What If We Won A War, And Nobody Knew?
The United States' military kicks all kinds of Al Queda butt, while the American media snores.
Every time one of those polls come out showing how left-leaning the majority of the mainstream American press is, those same mainstream media members can be counted on to:
a) Initially claim that the opposite is true: "Everyone knows the media leans to the right."
b) Then claim there is no bias either way: "It's our job to put aside any bias we may have when we cover the news, and 99% of the time, we're able to do it."
c) Finally admit it, but in a self-congratulatory way: "Well, journalists are bright, intelligent, caring people devoted to the truth. And most of those kind of people are liberals."
Well, in the past few days, the bright, intelligent, caring devoted-to-the-truth American media have given more coverage to The Bachellorette finale than to this little story, one that you might think Americans would be somewhat interested in:
London's Sunday Times called it "the culmination of one of the most spectacular victories of the war on terror." A terrorist force that once numbered mor than 12,000, with strongholds in the west and central regions of Iraq, has over two years been reduced to a mere 1,200 fighters, backed against the wall in the northern city o Mosul.
The destruction of al-Qaida in Iraq (AQI) is one of the most unlikely and unforeseen events in the long history of American warfare. We can thank President Bush's surge strategy, in which he bucked both Republican and Democratic leaders in Washington by increasing our forces there instead of surrendering.
We can also thank the leadership of the new general he placed in charge there, David Petraeus, who may be the foremost expert in the world on counter-insurgency warfare. And we can thank those serving in our military in Iraq who engaged local Iraqi tribal leaders and convinced them America was their friend and AQI their enemy.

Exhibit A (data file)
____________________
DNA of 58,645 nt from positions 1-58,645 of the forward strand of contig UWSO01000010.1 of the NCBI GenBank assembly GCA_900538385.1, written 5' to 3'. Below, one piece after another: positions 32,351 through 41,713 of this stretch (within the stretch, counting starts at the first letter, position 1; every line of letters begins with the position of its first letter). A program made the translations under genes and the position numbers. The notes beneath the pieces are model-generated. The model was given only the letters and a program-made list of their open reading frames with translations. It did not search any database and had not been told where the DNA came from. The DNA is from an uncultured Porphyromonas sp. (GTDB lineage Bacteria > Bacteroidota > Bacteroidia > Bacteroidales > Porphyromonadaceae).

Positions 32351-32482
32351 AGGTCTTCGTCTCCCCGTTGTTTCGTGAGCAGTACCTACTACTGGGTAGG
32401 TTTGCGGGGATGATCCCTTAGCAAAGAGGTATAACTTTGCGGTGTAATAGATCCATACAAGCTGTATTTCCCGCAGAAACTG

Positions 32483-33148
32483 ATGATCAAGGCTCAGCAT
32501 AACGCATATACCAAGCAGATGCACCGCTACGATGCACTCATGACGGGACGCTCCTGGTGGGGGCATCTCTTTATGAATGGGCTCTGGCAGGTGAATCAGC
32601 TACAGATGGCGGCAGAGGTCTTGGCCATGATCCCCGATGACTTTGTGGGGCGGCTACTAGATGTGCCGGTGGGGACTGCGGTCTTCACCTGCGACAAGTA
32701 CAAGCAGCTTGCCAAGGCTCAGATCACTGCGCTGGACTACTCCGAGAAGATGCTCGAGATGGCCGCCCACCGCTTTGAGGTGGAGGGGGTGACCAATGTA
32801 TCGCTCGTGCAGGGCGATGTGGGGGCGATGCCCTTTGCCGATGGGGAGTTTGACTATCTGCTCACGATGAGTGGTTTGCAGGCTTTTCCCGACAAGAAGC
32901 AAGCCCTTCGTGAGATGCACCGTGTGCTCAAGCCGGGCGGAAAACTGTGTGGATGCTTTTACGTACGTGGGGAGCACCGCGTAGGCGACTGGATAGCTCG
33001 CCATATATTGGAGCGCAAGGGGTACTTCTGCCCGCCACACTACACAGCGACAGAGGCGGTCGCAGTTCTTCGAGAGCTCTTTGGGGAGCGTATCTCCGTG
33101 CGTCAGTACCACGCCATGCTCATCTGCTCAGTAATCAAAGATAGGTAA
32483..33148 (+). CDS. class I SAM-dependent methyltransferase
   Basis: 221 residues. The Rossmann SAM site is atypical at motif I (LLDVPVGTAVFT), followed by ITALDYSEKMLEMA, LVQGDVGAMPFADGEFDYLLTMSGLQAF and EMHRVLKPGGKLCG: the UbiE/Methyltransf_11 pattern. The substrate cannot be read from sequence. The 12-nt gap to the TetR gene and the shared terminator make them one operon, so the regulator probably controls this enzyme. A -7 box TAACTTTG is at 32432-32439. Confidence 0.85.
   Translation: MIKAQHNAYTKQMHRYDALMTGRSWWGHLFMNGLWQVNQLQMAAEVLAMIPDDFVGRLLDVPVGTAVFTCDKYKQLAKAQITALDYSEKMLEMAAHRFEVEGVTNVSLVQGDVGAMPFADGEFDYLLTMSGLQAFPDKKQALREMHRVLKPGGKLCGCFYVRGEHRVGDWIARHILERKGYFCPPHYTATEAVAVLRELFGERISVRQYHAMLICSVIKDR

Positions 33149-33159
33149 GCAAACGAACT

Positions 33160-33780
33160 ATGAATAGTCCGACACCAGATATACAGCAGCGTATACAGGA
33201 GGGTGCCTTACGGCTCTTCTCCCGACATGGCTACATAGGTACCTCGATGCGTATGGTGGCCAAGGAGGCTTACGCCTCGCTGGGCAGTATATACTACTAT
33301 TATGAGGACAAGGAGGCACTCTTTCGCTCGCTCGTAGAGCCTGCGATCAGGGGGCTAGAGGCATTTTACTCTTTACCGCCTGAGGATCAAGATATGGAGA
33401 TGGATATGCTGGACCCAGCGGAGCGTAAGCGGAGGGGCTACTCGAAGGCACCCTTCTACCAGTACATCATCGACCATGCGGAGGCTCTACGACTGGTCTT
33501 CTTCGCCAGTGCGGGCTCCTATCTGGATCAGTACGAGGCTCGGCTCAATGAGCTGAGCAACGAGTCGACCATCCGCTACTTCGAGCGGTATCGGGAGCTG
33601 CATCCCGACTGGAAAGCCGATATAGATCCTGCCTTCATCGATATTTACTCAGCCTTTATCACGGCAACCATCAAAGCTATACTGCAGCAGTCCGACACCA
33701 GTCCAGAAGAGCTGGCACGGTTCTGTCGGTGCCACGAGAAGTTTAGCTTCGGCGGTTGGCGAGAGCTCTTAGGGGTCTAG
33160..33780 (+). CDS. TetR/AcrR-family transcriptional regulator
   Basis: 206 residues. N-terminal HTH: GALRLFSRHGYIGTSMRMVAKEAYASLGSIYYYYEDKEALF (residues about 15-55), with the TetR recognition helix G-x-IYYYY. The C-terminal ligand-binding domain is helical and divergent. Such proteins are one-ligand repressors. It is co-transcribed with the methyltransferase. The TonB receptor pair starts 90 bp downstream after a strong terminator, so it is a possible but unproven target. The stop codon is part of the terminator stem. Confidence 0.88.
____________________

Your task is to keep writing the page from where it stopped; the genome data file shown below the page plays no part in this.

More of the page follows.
Al-Qaida's loss of the hearts and minds of ordinary Iraqis began in Anbar Province, which had been written off as a basket case, and spread out from there.
Now, in Operation Lion's Roar the Iraqi army and the U.S. 3rd Armored Cavalry Regiment is destroying the fraction of terrorists who are left. More than 1,000 AQI operatives have already been apprehended.....
Meanwhile, the State Department reports that Iraqi Prime Minister Nouri al-Maliki's government has achieved "satisfactory" progress on 15 of the 18 political benchmarks — a big change for the better from a year ago.
Things are going so well that Maliki has even for the first time floated the idea of a timetable for withdrawal of American forces. He did so while visiting the United Arab Emirates, which over the weekend announced that it was forgiving almost $7 billion of debt owed by Baghdad — an impressive vote of confidence from a fellow Arab state in the future of a free Iraq.
So Al Queda has been completely routed in Iraq, it's safer to walk the streets of former Al Queda strongholds like Mosul in than it is in Washington DC or East St. Louis, the Iraqi government have achieved 15 of 18 objectives required to establish a stable constitutional republic, General Patraeus is earning a military reputation that will put him up there with Washington, Grant, Patton, and Schwartzkoff.....
....and other than Fox News and a few conservative blogs, it has received less attention in the American press than Alex Rodriguez's interest in 40-something media whores. It seems the London Times is more interested in the U.S. military wiping out Al Queda than our own media outlets.
I can understand the media's mindset in their reluctance to cover it, though:
* "Good heavens, it might reflect well on George Bush! "
* "It goes against the narrative we've been chanting for 5 years now - "The war is lost, the war is lost, the war is lost..".
* "Worst of all, good news about the war might - gasp! - hurt the Obamessiah's election hopes in November!"
Well, we can't have that, now can we?